Reporting on Sri Lanka’s current political situation can be quite exciting. However, commenting on it is difficult and hazardous. The reason is simple. The current politics in our country is in flux. Events appear and disappear so rapidly and unexpectedly that identifying any patterns and regularities in the political process, which are so crucial for political analysis, is not easy. It is not very clear who is actually in charge, or who is setting the political agenda. The analysis made in the morning may have to be discarded in the afternoon, and a new, tentative one would be needed to make sense of what happens in the evening. then, the morning after? It can very well be another day of uncertainty.
Watching all the confusion about the 19th Amendment, just before its latest version is presented to parliament, several possibilities, or scenarios, seem to emerge. The following are a few plausible ones:
• The 19th Amendment would be passed with amendments in such a way that its original purpose of substantially reforming the executive presidential system within a framework of democratic constitutionalism would be distorted beyond recognition. It is the SLFP’s new constitutional team of Nimal Siripala de Silva and G. L. Peiris who seem to be spearheading this campaigning of sabotaging the 19th Amendment, obviously on behalf of the former President Mahinda Rajapakse. The duo is emboldened by the UNP’s machinations to get a version of 19th Amendment to serve its own political agenda. President Maithripala Sirisena’s lack of control over the SLFP parliamentary group, and perhaps the Central Committee as well, has made things worse for the poor 19th Amendment. If passed, such a 19th Amendment will only serve the narrow interests of some sections of the political class of Sri Lanka’s Sinhalese society.
• The 19th Amendment would be defeated, failing to secure the two-thirds majority support in parliament. In such a scenario, either the SLFP parliamentary group will try to wrest control of the government through its parliamentary majority, or President Sirisena will be forced to dissolve parliament and call for fresh parliamentary elections.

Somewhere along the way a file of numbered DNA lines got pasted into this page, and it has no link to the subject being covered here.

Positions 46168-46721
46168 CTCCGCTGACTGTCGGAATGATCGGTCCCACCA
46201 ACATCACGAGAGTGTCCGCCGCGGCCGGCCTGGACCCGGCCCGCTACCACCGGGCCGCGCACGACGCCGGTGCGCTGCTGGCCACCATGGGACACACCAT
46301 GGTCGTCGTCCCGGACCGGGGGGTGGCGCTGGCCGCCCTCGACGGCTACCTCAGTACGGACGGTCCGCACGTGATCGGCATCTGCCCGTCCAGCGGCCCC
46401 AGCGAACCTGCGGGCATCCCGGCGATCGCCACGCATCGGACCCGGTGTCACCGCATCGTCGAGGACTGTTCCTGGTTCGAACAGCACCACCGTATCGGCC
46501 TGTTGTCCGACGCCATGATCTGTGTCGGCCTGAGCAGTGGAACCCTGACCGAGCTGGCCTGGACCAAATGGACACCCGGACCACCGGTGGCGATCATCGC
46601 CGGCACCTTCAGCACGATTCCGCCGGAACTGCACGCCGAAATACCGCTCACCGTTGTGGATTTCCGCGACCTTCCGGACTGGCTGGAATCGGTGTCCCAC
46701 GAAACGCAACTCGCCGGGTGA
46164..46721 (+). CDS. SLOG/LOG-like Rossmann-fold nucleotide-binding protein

Both these possibilities are equally plausible. The easiest shortcut for the Rajapakses to return to power is through a parliamentary vote, which would be both legal and legitimate. The Rajapakse faction of the SLFP and UPFA is convinced of the urgent need of returning to power right now, in the context of the Sirisena-Wckremesighe government’s new resolve to take action against alleged corruption involving members of the Rajapakse family and their close associates. Thus, the staging of a ‘counter-revolution’ through parliamentary means is both urgent and probable. Such a change of government would push the UNP out of power and into opposition. President Sirisena, with all the powers available under the unchanged 1978 constitution and the 18th Amendment, would still be a hostage of the parliamentary group of the party he himself leads!
This is the worst – case scenario for the UNP, President Sirisena and his SLFP supporters, and all those other political parties and citizens’ movements who worked towards political reforms through regime change. It would be the best-case scenario for the Rajapakse family, their loyalists, and most of the SLFP and the UPFA MPs.
The option of dissolving parliament, still available to President Sirisena soon after the most important clauses of the 19th Amendment are defeated in parliament, is perhaps the best alternative, from the point of his reform agenda. Dissolution will enable President Sirisena and the UNP to resolve the fundamental contradiction they have been finding themselves in since January 09, 2015. That contradiction is the mismatch between the political agendas of the President and his cabinet on one hand, and the composition of parliament, with a SLFP majority, which is not a part of the government.
Now, we have an executive branch of the government with a constitutional reform mandate, and a parliament without, and in fact largely opposed to, such a mandate. And to make matters worse, the majority entity in parliament has been sabotaging the constitutional reform initiative of the executive.